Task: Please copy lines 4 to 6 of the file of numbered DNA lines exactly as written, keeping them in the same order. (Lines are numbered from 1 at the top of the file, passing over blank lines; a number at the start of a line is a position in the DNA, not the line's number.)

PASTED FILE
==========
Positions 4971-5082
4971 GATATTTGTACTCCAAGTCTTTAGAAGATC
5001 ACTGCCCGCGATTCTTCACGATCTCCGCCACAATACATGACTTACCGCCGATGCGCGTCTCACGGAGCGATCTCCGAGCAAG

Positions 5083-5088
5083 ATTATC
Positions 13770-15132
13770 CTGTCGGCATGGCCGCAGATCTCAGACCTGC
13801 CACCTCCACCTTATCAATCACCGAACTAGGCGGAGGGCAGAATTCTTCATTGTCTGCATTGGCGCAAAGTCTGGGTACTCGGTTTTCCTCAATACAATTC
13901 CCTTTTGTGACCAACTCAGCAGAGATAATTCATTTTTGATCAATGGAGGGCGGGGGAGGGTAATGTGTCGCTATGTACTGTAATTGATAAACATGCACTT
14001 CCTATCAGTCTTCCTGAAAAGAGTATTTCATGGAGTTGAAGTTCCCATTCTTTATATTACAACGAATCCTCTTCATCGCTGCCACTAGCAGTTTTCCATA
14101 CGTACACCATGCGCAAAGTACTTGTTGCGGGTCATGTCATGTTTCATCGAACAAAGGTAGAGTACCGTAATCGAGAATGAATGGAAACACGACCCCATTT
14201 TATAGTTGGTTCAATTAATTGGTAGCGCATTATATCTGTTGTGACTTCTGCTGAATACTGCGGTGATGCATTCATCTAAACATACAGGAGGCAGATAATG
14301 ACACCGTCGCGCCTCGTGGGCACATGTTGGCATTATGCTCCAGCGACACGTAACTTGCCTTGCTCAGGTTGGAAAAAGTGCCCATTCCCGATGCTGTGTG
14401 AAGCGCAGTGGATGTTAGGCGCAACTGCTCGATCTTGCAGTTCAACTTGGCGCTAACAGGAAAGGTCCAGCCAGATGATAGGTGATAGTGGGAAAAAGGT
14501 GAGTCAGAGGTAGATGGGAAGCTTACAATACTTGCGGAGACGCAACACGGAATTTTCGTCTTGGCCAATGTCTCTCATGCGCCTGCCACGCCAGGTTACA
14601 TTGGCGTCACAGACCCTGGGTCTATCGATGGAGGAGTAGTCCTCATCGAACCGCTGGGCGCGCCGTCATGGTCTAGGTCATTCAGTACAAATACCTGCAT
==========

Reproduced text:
Positions 5083-5088
5083 ATTATC
Positions 13770-15132